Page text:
What the mobile networks are doing for 5G security

EE and Vodafone have already launched their 5G networks in major cities, so your business might already be in a position to adopt 5G technologies. However, with the number of cyber-attacks on the rise and the recent security concerns of technology from Huawei, it is prudent to ask what the mobile phone networks are doing for 5G security? 


Why your business should adopt 5G


We begin by taking a look at the benefits that 5G will deliver. Foremost, is the fact that your business can improve its efficiency and save costs. 5G will allow you and your workforce to download documents in seconds and collaborate with each other in real-time.


Higher data speeds on 5G are on average up to 10x faster than the average speeds of 4G. There is also a greater network capacity, which creates less latency in highly populated areas. These highly populated areas include those within the city centre’s, where most businesses operate.


It is clear that 5G is going to be a key part of our future. 5G will underpin current and future technologies such as remote surgery, automated vehicles, and smart cities. It will also drive new innovations in virtual reality, augmented reality, and artificial intelligence.


How the mobile phone networks have responded to Huawei 5G security concerns 


On a global level, Huawei has signed contracts to install its technology within 50 5G networks. Over these 50 5G networks, Huawei’s technology will be employed in 150,000 base stations. These base stations transmit and receive the 5G radio signals that connect the user’s device to the network.


Huawei already has involvement in building the 5G networks across the UK. They are viewed as 5G technological experts due to their innovation and price-competitiveness.


  • Vodafone – Huawei’s technology is being used in six out of the seven cities, where the Vodafone 5G network for business is already live. Vodafone has paused its deployment of Huawei equipment in its core network, in response to the security concerns associated with Huawei’s equipment.

  • EE – Presently, Huawei is building 5G sites in the hundreds for EE. However, EE has stated it will not be using equipment from Huawei in core parts of its 5G network. EE is also removing Huawei technology from the core parts of its existing 4G and 3G networks. The EE 5G network for business offers further reassurances by stating that “we’ll send you instant alerts if your phone, network or data are potentially under threat, keeping your phone and its contents safe.”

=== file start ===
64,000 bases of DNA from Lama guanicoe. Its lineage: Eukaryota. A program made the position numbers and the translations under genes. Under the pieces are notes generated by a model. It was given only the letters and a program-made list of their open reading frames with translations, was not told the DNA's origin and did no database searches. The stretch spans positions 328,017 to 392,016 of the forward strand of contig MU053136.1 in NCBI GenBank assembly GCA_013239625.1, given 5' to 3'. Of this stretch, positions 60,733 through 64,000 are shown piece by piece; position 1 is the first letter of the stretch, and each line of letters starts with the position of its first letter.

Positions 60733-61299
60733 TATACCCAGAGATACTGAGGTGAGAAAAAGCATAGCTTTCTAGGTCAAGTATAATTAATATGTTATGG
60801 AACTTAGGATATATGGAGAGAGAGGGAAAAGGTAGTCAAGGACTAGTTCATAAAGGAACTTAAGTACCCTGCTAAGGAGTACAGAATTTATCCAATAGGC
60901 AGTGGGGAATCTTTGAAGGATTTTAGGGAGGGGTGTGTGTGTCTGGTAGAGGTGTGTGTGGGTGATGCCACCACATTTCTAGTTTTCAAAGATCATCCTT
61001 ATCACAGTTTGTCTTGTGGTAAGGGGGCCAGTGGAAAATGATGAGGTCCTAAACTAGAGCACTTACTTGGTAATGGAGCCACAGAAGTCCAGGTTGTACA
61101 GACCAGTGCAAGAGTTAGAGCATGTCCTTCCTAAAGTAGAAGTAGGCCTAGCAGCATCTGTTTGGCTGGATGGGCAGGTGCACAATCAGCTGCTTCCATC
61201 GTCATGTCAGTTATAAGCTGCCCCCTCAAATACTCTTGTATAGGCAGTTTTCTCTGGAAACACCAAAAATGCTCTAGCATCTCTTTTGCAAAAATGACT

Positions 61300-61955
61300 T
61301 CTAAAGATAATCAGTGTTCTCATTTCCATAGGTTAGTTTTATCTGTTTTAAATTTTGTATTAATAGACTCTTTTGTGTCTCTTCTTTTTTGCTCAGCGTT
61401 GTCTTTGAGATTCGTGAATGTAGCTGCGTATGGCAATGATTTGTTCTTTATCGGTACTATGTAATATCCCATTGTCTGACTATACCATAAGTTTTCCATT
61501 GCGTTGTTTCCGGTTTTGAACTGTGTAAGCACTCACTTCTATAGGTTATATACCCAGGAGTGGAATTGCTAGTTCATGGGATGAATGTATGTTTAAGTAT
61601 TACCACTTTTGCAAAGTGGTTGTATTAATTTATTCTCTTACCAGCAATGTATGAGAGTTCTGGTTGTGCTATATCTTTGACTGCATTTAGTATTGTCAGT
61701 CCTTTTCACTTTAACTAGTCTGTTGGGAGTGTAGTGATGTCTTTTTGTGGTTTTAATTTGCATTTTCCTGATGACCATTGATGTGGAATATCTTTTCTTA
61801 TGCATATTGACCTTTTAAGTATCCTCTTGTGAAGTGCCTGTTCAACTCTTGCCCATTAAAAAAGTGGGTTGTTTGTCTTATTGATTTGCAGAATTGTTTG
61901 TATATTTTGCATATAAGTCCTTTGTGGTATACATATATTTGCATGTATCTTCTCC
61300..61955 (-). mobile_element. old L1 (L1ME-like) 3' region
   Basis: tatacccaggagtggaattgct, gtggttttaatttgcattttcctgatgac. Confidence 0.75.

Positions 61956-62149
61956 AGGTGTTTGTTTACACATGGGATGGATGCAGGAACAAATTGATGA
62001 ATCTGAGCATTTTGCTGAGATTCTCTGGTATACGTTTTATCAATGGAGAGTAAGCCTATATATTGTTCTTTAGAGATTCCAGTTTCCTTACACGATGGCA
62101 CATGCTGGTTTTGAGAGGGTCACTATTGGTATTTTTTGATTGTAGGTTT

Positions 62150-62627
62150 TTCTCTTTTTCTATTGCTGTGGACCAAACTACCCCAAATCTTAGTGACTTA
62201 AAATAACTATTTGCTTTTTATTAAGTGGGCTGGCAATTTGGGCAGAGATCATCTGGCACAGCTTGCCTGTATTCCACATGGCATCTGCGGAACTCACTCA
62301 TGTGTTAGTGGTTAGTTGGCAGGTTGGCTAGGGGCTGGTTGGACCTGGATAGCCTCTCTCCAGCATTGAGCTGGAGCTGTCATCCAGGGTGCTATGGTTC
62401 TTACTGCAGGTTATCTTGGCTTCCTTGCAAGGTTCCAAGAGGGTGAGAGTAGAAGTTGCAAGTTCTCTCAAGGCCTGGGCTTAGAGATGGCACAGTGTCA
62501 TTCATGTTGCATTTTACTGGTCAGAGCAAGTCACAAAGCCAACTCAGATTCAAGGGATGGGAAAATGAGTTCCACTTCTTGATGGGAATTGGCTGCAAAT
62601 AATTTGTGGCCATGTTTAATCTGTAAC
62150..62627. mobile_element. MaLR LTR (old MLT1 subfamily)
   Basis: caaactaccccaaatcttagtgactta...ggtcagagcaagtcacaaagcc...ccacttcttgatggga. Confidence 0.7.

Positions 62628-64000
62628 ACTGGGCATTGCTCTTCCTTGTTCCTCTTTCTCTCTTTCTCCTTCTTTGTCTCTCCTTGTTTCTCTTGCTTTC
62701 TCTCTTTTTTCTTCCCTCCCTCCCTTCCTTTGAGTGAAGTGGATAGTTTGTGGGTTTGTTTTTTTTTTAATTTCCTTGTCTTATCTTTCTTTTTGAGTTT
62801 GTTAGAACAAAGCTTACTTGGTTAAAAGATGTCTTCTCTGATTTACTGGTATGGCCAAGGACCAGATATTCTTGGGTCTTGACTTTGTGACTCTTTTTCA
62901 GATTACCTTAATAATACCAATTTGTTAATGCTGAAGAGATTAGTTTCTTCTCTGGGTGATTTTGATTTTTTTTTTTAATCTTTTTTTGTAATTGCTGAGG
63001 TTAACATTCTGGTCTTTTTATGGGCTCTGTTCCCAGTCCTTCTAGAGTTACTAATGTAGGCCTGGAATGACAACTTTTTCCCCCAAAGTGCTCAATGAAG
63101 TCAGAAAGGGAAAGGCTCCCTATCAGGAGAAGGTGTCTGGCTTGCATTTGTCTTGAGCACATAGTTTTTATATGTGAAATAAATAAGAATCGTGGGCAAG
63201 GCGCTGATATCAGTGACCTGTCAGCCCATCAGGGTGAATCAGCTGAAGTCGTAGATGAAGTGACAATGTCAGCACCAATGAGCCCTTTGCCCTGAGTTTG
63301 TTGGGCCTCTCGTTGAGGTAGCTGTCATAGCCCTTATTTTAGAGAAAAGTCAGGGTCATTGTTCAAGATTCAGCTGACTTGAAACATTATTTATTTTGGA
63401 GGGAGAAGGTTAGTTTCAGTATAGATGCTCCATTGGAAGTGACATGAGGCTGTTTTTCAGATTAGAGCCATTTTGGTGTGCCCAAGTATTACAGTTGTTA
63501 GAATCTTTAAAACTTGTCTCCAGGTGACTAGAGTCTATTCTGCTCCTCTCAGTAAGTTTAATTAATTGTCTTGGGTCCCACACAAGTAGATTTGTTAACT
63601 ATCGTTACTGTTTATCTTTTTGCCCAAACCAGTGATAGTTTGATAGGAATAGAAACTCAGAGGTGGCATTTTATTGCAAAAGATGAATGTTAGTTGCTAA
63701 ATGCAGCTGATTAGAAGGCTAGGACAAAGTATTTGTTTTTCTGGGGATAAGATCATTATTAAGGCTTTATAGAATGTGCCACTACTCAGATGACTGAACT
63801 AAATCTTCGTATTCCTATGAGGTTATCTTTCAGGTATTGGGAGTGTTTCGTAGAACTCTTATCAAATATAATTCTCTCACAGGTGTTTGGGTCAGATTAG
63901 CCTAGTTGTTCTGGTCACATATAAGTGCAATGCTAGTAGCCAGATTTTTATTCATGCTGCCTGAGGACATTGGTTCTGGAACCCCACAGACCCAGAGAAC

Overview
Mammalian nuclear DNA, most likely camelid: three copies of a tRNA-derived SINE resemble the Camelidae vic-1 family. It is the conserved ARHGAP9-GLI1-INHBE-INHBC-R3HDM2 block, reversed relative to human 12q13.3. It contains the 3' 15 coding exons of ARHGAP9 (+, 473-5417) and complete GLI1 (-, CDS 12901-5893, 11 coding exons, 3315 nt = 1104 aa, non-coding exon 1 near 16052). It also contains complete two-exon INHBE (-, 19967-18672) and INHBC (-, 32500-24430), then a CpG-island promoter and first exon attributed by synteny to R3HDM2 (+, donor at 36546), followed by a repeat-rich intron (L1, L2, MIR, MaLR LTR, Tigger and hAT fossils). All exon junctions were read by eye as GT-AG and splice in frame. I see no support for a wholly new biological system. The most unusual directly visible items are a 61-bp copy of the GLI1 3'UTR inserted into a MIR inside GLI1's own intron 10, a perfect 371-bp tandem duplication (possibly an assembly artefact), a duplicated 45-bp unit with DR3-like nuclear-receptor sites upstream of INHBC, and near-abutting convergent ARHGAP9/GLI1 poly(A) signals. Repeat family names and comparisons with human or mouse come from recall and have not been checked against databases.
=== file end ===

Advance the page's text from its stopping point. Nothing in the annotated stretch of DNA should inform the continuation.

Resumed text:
• Three – The Three 5G network will launch in August. Three has a contract with Huawei to use its technology in non-core parts of its system. Three also highlights that Huawei’s 5G technology is assessed by the Huawei Cyber Security Evaluation Centre (HCSEC) in the UK, to ensure it is safe. 

  • O2 – The O2 5G network will launch in October and it will be the only 5G network in the UK that does not use the kit from Huawei. O2 stresses that there is no advantage to being first to launch 5G, due to the limited coverage on offer by the other networks. This may make O2 5G a favourite with businesses, who can choose O2 in just a couple of months time. O2 also points out that its existing 4G network is built on technology from Ericsson and Nokia.

The UK’s position on Huawei’s 5G technology


All of the mobile phone networks are at least following the advice of the government. At the moment, this advice allows the mobile phone networks to use Huawei’s technology in non-core parts of their 5G networks.


More specifically, this is the radio system parts that allow wireless communication over 5G. However, there has been some debate about what non-core parts of the network are. If the UK bans Huawei from any 5G network involvement, then the costs to the mobile phone network operators will be huge. This change of stance will also significantly delay the further rollout of 5G base stations and hence stop improved coverage in its tracks.


It is worth putting the use of Huawei’s technology into the perspective of what is in place in the UK today. Huawei’s hardware is being and has been used in the 3G and 4G mobile phone networks of the UK’s telecom providers.


5G is, for many reasons, recognized as being safer and more secure than 4G. So, businesses will, in fact, have stronger security than before, if they adopt 5G technologies. Most 4G networks were built with the lowest price being the driving factor.


5G networks are built in accordance with the 5G Standard. The 5G Standard enforces a common approach where security is built in from the ground up. 


What the European Commission is doing about 5G security


The European Commission is acutely aware of the importance of security in technologies such as 5G. The European Commission has set out a timetable of events that will ensure that electronic communication security, data privacy, and critical infrastructure are prioritised.


Each of the 28 member states has made legal commitments to follow the European Commission’s timetable. This timetable includes two tasks that must be addressed before two key dates arrive:


  1. By the 1st of October – A European risk framework on 5G network security will be released, based on the national risk assessments delivered by each EU country.
  2. By the 31st of December – A toolbox of measures and best practices will be produced to mitigate 5G network security risks.

Businesses in the UK will ultimately need to make their own decisions on whether to adopt 5G technologies. With a very public introduction of 5G and its security, it is clear that the UK’s government, the EU, and the mobile phone networks, are all working to strengthen security against spying, manipulation, and cyber-attacks.


If you’re concerned about the effect 5G could have on your organisation’s security, contact one of our experts today.

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